PRIVATE EQUITY AND CARBON EMISSIONS: AN EMPIRICAL EXAMINATION
Exposito Raspeño, Roberto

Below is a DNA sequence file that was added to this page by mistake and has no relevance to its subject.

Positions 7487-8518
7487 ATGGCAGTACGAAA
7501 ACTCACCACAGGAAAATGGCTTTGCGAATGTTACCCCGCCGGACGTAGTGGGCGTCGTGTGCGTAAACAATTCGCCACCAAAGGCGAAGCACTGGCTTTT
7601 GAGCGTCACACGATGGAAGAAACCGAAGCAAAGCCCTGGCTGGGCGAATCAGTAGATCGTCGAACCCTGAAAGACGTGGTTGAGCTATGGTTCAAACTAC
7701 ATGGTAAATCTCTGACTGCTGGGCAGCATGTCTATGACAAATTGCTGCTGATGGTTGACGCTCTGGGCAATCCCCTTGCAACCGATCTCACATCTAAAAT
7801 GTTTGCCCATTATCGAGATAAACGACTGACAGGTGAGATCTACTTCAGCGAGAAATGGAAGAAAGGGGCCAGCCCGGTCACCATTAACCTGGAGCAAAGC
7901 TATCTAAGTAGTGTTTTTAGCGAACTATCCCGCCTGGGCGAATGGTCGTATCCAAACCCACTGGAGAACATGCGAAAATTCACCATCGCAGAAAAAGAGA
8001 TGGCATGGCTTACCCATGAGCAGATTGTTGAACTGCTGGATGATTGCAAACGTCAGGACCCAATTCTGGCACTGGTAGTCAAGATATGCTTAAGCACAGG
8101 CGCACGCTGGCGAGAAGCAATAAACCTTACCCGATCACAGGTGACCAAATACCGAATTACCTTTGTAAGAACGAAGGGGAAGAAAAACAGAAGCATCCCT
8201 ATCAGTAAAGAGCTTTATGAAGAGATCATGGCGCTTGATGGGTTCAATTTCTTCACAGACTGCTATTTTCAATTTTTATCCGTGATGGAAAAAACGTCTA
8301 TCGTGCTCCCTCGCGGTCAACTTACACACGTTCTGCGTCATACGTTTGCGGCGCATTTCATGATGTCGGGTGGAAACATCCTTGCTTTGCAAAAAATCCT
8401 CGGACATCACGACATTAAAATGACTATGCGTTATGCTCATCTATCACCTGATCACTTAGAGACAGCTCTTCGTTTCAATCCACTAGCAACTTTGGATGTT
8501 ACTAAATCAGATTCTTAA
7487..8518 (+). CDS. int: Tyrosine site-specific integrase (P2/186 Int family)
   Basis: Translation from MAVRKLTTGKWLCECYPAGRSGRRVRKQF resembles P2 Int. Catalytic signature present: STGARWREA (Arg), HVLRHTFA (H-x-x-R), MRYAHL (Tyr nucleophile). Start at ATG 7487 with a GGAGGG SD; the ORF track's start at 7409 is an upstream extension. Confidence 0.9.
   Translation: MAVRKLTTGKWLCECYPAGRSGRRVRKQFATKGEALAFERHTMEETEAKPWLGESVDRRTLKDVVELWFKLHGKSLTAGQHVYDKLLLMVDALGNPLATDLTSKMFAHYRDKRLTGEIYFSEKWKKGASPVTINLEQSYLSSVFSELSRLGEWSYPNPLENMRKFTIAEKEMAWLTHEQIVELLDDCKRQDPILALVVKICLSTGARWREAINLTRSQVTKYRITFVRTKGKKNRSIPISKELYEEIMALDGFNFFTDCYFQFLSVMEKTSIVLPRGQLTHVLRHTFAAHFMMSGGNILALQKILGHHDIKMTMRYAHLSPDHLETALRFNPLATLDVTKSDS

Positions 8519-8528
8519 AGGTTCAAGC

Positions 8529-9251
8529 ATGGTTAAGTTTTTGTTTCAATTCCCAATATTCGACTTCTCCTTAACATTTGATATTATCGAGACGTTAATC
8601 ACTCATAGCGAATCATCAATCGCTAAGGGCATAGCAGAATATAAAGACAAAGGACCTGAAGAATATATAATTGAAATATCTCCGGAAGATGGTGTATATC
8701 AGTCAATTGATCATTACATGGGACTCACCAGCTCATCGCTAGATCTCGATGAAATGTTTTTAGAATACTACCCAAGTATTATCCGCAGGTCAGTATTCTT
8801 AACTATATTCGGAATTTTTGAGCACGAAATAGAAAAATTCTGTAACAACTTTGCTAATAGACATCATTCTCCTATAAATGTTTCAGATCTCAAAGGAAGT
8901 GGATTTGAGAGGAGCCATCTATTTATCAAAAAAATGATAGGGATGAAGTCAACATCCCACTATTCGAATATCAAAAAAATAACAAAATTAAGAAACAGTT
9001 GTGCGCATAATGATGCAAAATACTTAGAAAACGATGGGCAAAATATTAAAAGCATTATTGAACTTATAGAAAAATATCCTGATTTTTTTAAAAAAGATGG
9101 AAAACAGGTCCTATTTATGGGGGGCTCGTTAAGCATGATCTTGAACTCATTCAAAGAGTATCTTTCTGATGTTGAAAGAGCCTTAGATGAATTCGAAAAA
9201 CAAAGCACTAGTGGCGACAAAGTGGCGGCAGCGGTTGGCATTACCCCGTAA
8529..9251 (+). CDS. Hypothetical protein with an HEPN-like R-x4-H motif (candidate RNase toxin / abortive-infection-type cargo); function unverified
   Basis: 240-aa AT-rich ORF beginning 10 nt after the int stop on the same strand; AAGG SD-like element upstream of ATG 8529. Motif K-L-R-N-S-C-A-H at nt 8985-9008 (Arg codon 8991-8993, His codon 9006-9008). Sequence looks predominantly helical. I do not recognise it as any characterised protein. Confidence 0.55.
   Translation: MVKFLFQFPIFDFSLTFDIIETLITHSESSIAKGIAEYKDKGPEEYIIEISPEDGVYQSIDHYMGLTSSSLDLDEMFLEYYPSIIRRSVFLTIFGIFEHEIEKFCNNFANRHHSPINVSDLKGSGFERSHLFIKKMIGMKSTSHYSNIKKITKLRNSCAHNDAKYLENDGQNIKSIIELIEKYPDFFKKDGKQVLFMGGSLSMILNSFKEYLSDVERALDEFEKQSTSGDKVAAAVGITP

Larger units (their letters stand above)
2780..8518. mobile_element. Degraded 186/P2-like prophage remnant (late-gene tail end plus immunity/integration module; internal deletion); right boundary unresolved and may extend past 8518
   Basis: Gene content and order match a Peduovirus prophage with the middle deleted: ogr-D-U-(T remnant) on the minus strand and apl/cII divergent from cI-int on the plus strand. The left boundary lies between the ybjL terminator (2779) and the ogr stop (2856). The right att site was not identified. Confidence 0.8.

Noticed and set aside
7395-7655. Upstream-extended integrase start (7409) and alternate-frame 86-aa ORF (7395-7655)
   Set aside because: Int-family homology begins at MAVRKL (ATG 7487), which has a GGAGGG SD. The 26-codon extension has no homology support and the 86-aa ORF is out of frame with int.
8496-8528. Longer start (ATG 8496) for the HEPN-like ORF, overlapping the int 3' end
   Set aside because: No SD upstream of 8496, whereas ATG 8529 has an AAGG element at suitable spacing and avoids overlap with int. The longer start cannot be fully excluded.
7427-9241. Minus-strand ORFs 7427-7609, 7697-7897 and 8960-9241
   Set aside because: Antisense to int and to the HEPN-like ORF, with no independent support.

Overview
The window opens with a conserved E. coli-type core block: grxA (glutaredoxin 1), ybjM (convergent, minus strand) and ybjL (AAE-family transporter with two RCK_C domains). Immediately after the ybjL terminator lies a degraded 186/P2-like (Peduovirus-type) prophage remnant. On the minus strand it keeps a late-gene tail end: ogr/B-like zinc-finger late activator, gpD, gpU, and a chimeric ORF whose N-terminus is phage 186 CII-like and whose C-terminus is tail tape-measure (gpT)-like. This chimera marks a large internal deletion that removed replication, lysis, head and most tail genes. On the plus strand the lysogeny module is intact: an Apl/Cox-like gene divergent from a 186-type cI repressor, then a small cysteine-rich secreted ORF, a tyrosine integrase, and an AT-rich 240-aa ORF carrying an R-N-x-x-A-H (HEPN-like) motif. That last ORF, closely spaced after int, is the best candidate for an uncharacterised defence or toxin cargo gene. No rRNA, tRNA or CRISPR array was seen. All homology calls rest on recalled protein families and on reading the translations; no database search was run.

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Extensive literature documents a negative relationship between the level of carbon emissions and the market value of public firms. This paper examines the relationship between carbon emissions and the private equity (PE) industry. Using the exit multiple of PE deals and leveraging the PCAF emission factor database to estimate the carbon emissions of portfolio companies, we find a carbon premium for lower unscaled Scope 2 emissions of portfolio companies. This premium is not influenced by the size of the PE firm or the institutional pressure on the PE's home country, but significantly increases when the PE firm is an ESG Investor, defined as a UN PRI signatory. Furthermore, we find that larger PE are more likely to invest in lower carbon intensity companies. Greater institutional pressure in PE’s home country is associated with higher carbon emissions. We find no evidence that PE ESG investors hold portfolio companies with better carbon emissions performance. By providing evidence of a carbon exit premium, our results highlight the importance for PE investors to reduce the carbon footprint of their portfolios and commit to sustainable investing. We also raise concerns about the effectiveness of regulation and environmental initiatives, emphasizing the need for robust evaluation mechanisms to ensure the alignment of PE actions with sustainability commitments, mitigating the risk of greenwashing.
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